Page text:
Washington State Magazine

Winter 2012


Winter 2012

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In This Issue...

Features

Feasting on the Salish Sea :: About 650 years ago, inhabitants of a large plank house on Galiano Island abandoned it for unknown reasons. But not before they feasted on 10,000 sea urchins. by Tim Steury

{ WEB EXCLUSIVE–Slideshow: Archaeology on Galiano Island }

{ WEB EXCLUSIVE–Gallery: Seascapes from Salish Sea, Study 2 by David Ellingsen }

A Summer of Science :: Over nine short weeks this summer, undergraduate Laurel Graves helped develop one of the first research projects to measure how much carbon wheat consumes and releases. “The entire world, all 7 billion people,” she says, “and we’re the only ones doing this thing. It’s kind of a crazy thought.” by Eric Sorensen

The Law and the Land :: Indian law attorney and Colville tribal member Brian Gunn ’95 took on the challenge of his grandfather and brought home a gratifying settlement for years of federal mismanagement of Indian trust lands. by Hannelore Sudermann

{ WEB EXCLUSIVE–Gallery: Brian Gunn and the land of the Colville Tribes }

Essay

The Ethics of Climate Change :: A political scientist, a geologist, a philosopher, and a sociologist contemplate the ethical implications of an imminent problem. by Andrew Light, Kent Keller, Bill Kabasenche, and Eugene A. Rosa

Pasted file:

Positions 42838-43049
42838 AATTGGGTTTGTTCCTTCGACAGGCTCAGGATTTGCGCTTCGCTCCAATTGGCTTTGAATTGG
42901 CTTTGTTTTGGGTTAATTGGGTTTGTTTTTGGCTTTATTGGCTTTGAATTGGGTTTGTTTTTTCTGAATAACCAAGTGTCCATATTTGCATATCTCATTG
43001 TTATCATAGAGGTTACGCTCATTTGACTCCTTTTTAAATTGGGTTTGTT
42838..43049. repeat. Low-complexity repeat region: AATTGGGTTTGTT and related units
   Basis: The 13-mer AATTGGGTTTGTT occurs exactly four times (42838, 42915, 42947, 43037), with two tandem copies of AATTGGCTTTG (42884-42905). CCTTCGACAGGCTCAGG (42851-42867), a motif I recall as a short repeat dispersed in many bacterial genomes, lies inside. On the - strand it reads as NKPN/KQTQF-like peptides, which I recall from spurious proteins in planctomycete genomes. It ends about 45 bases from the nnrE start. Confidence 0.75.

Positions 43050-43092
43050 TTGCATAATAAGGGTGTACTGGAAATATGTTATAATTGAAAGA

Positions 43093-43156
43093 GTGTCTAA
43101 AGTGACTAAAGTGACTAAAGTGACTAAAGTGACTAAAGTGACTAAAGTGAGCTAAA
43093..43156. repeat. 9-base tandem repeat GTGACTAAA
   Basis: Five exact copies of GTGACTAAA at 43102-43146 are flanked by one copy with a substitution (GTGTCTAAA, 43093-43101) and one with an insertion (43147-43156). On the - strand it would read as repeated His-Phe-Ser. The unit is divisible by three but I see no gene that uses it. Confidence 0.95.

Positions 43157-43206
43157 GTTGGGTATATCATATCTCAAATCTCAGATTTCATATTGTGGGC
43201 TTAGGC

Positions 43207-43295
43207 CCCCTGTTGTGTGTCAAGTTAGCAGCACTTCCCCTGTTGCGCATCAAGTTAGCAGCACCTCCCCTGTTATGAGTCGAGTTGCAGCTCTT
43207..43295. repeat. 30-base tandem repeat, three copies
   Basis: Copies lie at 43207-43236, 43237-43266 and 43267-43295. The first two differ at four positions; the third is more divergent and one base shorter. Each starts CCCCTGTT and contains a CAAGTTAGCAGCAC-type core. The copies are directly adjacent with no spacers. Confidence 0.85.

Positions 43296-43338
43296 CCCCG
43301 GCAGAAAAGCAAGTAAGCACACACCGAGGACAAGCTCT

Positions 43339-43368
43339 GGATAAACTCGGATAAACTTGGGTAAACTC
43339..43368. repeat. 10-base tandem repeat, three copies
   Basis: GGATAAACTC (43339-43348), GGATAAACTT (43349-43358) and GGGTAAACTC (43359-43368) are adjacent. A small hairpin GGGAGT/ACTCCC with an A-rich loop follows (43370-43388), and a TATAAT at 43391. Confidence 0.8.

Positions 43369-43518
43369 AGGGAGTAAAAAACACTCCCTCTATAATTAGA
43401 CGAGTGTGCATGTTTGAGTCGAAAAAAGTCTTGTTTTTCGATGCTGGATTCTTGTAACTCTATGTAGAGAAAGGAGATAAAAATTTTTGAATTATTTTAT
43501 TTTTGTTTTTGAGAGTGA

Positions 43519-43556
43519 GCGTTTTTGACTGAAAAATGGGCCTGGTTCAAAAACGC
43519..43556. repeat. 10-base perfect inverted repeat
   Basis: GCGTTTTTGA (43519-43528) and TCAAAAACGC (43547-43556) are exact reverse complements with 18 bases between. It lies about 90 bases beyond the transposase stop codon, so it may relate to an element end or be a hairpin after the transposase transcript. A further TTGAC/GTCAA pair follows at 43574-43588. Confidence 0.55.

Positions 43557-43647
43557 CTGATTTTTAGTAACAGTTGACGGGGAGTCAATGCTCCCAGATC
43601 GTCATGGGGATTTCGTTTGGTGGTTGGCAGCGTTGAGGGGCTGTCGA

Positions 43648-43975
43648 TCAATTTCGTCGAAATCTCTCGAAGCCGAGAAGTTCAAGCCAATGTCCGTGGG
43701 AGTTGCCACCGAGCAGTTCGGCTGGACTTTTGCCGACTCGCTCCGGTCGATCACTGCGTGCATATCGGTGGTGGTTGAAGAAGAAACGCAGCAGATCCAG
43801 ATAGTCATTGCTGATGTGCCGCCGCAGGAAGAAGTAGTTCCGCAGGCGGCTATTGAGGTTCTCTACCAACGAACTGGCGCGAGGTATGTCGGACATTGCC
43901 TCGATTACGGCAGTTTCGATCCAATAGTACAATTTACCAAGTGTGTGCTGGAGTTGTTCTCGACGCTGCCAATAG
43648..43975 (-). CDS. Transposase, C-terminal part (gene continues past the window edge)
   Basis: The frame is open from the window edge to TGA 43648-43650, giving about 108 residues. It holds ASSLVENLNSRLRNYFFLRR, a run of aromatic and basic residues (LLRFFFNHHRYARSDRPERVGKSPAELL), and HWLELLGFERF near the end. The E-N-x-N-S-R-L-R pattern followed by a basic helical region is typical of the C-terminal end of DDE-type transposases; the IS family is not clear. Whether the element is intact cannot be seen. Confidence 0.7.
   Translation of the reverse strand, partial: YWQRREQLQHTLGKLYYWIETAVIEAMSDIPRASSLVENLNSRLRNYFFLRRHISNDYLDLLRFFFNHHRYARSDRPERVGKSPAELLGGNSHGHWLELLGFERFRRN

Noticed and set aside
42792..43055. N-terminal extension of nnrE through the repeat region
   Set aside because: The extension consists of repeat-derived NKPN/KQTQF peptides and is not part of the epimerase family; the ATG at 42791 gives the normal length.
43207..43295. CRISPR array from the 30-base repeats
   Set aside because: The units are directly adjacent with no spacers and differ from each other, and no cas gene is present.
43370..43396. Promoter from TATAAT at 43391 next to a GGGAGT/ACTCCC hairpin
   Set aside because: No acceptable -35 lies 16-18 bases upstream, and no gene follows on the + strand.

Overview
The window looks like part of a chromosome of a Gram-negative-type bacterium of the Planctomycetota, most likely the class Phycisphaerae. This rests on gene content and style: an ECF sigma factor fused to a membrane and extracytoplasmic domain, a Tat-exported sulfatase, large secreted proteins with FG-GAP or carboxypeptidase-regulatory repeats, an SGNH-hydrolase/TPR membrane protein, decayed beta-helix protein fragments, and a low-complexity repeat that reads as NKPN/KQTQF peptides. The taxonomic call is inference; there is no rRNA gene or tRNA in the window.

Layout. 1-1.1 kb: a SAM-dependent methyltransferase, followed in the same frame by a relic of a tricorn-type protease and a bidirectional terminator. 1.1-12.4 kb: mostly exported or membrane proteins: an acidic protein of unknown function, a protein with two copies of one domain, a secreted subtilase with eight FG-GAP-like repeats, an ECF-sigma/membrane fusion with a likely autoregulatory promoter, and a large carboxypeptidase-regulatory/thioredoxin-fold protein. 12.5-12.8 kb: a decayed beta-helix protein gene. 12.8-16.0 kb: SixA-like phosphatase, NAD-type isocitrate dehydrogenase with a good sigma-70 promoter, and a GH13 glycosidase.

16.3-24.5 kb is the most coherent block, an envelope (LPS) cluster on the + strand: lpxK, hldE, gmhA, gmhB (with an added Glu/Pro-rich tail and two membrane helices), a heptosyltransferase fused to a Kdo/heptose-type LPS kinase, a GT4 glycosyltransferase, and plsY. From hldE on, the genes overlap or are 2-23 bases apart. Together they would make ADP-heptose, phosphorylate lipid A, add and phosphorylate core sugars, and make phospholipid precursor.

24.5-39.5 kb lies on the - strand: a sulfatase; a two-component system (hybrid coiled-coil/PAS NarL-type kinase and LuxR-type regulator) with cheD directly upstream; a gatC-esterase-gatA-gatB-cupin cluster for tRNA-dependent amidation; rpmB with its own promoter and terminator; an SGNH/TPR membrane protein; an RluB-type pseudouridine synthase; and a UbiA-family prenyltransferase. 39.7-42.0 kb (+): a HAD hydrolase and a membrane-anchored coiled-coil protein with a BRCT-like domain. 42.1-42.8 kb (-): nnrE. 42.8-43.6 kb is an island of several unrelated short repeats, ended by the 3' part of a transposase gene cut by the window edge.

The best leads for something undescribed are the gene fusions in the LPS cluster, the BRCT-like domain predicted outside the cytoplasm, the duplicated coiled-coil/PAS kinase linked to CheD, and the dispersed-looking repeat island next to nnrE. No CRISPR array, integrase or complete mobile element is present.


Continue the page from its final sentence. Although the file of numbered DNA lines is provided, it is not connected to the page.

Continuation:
Panoramas

{ WEB EXCLUSIVE–Magazine: “Unleashed” A magazine used for education on sexual assault prevention }

{ WEB EXCLUSIVE–Video: Twin Vista Ranch }

{ WEB EXCLUSIVE–Video: Heart at KWSU in 1976 }

Departments

:: First Words: Maps, memory, and imagination

:: Posts

:: Short Subject: Spirits on the rise

:: In season: Onions

:: Sports: That voice

:: Last Words: The 1710 Senex map of North America

{ WEB EXCLUSIVE–Map: Craft distilleries in Washington }

{ WEB EXCLUSIVE–Video: Bob Robertson, Voice of the Cougars }

{ WEB EXCLUSIVE–Story and Recipes: How to choose the right onion, and some onion lore }

Tracking

{ WEB EXCLUSIVE–Slideshow: Bowling at WSU }

{ WEB EXCLUSIVE–Video: Salmon and other water videos from Chris Dunagan }

New media

:: Alpha Phi Alpha: A Legacy of Greatness, the Demands of Transcendence edited by Gregory S. Parks and Stefan M. Bradley (’98 MA History)